In this paper, we first provide the derivation of the 3D fully coupled thermomechanical model for the cubic-to-tetragonal martensitic transformations in Section 2. The numerical formulation of the developed model using isogeometric analysis is presented in Section 3. The effect of aspect ratio and boundary conditions on microstructure morphology and energetics is discussed during the temperature induced phase transformations in Section 4. Section 5 describes the effect of aspect ratio and strain rate sensitivity on thermomechanical behavior of SMAs during stress-induced transformations. Finally, the conclusions are summarized in Section 6.

2. 3D Thermomechanical Phase-Field Model

The thermomechanical properties of SMAs are functions of their microstructures and loadings. The properties can be described by a phase-field model using the Ginzburg-Landau approach [28]. As different parts of the domain may evolve into distinct phases, a continuum description of phases in the model can be carried out by introducing a diffuse interface domain wall between phases as a function of OP(s). By choosing appropriate OPs, all possible phases in a domain can be described. Unlike other approaches [30, 37], here we describe the cubic-to-tetragonal phase transformations in a PF model with respect to the strain-based (deviatoric) OPs. The cubic-to-tetragonal phase transformation can be schematically depicted as shown in Figure 1(a), with the cubic austenite (A) phase and the three tetragonal martensite variants (, , and ) stretched along the three rectilinear directions. The thermomechanical behavior of SMAs is established by solving a coupled 3D model described below.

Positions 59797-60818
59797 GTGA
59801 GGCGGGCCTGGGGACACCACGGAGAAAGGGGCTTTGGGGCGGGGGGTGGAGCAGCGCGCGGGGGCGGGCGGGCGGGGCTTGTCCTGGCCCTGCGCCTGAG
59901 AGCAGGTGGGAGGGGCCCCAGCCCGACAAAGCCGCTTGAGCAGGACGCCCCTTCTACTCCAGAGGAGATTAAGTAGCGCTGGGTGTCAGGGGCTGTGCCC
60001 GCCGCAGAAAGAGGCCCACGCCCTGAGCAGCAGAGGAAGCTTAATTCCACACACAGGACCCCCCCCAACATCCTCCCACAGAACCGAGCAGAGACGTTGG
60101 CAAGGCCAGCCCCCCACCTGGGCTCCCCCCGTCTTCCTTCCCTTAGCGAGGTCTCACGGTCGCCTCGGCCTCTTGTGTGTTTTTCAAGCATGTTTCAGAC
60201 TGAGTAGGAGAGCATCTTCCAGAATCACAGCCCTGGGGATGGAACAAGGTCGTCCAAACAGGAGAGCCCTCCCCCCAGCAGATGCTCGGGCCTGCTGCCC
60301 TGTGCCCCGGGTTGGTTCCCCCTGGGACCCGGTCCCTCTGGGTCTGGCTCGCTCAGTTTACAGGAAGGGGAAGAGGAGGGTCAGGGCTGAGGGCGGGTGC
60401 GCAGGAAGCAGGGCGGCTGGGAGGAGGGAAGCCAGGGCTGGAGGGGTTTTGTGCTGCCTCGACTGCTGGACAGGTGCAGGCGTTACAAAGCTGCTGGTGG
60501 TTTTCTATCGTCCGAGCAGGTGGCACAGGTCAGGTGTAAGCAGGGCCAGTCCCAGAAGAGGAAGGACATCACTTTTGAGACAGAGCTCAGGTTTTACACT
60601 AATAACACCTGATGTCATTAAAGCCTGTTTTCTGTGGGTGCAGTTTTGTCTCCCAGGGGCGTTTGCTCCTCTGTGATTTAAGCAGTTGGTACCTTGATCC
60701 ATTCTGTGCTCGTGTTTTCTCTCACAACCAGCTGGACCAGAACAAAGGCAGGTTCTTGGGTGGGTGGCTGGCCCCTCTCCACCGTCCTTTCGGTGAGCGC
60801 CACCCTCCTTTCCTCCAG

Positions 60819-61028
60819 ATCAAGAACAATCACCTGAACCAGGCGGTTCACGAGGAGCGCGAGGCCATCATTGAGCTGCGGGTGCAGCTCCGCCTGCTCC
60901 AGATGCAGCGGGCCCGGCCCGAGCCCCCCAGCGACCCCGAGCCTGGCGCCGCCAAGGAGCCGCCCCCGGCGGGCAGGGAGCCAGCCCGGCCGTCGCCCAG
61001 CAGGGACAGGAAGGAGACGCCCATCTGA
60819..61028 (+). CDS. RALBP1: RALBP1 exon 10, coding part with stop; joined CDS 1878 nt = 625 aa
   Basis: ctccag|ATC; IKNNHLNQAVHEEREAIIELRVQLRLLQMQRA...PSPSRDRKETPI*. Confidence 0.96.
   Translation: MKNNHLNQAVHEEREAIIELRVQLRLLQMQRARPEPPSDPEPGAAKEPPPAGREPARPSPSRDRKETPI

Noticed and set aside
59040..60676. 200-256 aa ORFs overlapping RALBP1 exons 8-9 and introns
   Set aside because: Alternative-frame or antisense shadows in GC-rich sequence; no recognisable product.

Figure 1: Cubic-to-tetragonal phase transformations (a) schematic of microstructures (austenite (A), martensite variants (, , )), and plot at (b) and (c) .

We begin by introducing basic notations for the kinematics of SMAs. Let us declare the displacement field. We will work on the physical domain , which is assumed to be an open set parameterized by Cartesian coordinates . We define the strain measures , for , using the symmetric strain tensor as follows:where , , are the 3 × 3 constant matrices. In particular,while and are, respectively, the 3 × 3 identity and zero matrices.

We call hydrostatic strain, deviatoric strains, and , , shear strains. In (1), denotes the Cauchy-Lagrange infinitesimal strain tensor, whose components are , where an inferior comma denotes partial differentiation (e.g., ). The deviatoric strains and are selected as the OPs to describe different phases in a domain.